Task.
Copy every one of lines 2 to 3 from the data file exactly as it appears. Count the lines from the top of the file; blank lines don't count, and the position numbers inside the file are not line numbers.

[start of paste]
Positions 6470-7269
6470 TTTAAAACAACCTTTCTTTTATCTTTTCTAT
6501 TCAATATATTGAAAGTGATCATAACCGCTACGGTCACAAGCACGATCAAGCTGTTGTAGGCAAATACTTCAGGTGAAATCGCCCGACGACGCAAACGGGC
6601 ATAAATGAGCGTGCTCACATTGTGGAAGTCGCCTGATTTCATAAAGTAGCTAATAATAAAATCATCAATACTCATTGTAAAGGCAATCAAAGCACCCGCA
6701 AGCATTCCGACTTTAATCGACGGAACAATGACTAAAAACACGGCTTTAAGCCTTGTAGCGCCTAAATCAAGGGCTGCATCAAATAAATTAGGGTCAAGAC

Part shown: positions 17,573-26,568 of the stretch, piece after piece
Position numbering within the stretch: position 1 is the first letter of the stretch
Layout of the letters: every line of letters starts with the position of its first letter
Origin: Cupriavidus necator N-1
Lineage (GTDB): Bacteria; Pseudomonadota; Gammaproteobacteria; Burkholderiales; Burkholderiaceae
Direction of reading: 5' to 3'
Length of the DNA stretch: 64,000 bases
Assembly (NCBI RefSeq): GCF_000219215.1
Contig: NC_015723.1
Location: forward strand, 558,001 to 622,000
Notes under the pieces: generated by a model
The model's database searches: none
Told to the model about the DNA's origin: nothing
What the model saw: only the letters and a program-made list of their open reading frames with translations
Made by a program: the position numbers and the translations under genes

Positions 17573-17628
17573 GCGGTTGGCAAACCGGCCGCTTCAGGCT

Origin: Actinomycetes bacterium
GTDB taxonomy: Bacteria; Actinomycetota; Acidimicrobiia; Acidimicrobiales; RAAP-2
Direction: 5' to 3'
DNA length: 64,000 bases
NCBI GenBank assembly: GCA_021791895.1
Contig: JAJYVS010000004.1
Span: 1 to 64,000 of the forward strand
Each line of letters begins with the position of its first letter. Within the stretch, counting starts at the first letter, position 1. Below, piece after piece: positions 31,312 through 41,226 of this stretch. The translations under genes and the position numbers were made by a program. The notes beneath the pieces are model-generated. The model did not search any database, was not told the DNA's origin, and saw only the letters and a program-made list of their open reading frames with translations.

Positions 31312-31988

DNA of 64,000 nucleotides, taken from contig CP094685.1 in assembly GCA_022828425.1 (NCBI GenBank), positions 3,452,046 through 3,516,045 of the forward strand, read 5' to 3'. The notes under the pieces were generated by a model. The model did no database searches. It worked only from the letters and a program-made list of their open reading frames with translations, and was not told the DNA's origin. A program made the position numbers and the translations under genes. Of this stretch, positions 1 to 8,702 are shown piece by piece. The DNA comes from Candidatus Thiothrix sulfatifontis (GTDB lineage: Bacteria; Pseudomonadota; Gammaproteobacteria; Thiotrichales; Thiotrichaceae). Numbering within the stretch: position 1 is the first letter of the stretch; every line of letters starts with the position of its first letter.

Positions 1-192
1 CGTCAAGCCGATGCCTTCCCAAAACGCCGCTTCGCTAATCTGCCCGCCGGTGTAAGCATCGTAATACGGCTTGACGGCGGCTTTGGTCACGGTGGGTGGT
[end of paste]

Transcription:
6470 TTTAAAACAACCTTTCTTTTATCTTTTCTAT
6501 TCAATATATTGAAAGTGATCATAACCGCTACGGTCACAAGCACGATCAAGCTGTTGTAGGCAAATACTTCAGGTGAAATCGCCCGACGACGCAAACGGGC